* A study was published in the NEMJ in January 2020. It reported on a clinical trial where 2,860 patients – who had had an ischemic stroke – were assigned to two different LDL-cholesterol targets.
* The paper reported that the patients assigned to the lower LDL-cholesterol target group had a lower event rate during the approximately 3.5 years of follow up.
* There were at least a dozen issues with the study:
1) The trial was industry funded;
2) The authors had extensive conflicts of interest;
3) The trial was registered after it started, not before;
4) The trial was stopped early;
5) The trial measured the intended effects, but not side effects;
6) The LDL-cholesterol targets were not achieved;
7) If the LDL-cholesterol targets were not achieved and benefits occurred, they were the result of something else;
8) The primary end points (the key events to be measured) were changed late in the trial with no reason given;
9) The method of allowing for dropouts favoured the lower LDL-cholesterol target group;
10) Few results were significant or generalisable;
11) The data are due to be shared (only?) with the Cholesterol Treatment Trialists;
12) Issues are present related to conflict and competence – and conspiracy?
* This post goes through each of these issues with the conclusion that the peer review process has failed again.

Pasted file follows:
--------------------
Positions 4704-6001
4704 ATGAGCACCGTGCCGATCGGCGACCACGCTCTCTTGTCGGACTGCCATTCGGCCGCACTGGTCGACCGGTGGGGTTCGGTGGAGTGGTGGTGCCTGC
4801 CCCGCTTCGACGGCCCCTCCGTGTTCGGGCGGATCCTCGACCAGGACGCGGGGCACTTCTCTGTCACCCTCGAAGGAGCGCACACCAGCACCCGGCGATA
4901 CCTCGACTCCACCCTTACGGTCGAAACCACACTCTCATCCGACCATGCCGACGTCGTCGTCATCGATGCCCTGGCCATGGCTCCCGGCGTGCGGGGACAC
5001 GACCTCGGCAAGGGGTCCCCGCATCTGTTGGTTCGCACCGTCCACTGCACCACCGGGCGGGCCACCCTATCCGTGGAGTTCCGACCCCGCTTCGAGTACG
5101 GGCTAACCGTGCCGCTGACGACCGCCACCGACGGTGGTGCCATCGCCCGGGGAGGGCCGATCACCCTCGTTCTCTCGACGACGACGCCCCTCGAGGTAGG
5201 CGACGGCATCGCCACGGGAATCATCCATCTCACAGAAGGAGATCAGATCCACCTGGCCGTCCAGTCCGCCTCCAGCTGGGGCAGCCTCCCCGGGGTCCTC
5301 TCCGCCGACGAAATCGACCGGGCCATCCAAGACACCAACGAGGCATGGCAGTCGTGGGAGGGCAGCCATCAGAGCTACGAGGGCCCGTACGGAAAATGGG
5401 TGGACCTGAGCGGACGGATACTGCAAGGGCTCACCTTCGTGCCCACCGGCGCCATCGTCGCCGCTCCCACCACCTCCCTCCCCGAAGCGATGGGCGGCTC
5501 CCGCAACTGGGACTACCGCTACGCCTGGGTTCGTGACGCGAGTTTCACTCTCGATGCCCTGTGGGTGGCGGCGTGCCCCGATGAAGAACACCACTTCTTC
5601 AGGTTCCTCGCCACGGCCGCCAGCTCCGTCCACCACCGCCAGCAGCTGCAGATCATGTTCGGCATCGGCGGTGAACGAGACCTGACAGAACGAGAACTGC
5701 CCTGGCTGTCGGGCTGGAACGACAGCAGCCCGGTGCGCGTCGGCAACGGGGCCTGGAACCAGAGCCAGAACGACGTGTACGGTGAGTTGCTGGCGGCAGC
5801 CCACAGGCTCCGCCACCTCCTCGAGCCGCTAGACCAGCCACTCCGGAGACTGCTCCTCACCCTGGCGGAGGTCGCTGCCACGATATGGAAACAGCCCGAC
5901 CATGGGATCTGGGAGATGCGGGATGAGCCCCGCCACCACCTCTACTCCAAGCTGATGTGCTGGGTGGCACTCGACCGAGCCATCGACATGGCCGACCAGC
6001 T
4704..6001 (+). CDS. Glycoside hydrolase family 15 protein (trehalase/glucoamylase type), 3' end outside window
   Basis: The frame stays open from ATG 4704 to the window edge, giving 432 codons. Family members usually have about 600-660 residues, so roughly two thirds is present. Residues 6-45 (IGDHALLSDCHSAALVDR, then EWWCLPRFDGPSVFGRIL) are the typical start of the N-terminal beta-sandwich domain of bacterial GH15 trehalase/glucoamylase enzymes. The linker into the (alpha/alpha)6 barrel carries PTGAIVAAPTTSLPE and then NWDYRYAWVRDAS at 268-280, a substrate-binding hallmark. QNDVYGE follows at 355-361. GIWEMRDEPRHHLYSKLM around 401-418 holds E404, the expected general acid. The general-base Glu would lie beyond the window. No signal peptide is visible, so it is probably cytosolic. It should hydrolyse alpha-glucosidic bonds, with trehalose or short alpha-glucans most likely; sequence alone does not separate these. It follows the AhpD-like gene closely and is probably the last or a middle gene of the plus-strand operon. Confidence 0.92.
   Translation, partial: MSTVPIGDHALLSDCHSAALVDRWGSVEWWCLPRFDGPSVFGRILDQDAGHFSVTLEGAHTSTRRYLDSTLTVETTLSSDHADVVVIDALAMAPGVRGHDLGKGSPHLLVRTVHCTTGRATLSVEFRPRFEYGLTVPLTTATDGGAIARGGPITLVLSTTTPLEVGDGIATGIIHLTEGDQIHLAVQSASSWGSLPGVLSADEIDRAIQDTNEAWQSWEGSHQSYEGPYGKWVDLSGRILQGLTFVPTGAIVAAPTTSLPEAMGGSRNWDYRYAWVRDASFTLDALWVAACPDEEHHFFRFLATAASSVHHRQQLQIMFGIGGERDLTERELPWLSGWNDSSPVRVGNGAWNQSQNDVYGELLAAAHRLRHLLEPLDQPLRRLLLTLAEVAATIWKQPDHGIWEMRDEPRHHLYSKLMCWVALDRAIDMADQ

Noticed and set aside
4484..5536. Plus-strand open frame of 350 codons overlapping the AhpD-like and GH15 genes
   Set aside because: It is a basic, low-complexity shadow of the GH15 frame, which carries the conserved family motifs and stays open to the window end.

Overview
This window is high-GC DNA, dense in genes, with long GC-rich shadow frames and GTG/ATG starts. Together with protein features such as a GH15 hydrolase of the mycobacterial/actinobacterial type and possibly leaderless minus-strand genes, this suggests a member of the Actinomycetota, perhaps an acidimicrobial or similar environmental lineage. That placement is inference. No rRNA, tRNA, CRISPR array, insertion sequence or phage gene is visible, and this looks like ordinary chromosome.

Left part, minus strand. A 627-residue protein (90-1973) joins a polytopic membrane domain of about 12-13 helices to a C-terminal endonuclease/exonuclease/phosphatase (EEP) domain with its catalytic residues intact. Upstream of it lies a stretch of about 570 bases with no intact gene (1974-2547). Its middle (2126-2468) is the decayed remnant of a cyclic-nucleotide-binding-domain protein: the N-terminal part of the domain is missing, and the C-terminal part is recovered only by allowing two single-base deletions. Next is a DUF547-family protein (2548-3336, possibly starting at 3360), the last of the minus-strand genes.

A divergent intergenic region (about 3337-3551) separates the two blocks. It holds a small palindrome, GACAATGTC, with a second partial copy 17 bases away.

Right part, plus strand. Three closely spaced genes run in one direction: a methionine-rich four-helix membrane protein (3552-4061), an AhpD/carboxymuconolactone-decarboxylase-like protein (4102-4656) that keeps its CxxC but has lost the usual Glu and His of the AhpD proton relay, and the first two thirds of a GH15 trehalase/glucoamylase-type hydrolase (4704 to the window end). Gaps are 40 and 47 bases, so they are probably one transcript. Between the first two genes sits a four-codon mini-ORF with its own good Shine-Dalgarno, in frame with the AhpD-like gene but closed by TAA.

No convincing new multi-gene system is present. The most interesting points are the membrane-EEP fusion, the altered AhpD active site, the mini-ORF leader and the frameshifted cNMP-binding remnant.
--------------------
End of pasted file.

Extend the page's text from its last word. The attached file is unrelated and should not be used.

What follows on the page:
Last week’s note was about a non-industry-funded study, which examined thousands of people who had had a heart attack or acute heart failure and the relationship between their LDL-cholesterol levels and subsequent mortality. It found consistent relationships between having higher LDL-cholesterol and a lower risk of dying. These findings were supported by examination of all other studies available on the topic (i.e. systematic review).
This week’s note looks at an industry-funded study, which undertook a randomised trial involving 2,860 people who had had an ischemic stroke. It found that those in the lower LDL-cholesterol target group had fewer cardiovascular events than those in the higher LDL-cholesterol target group.
These two papers – albeit one following heart disease and the other following one type of stroke – appear to contradict each other. What’s going on?
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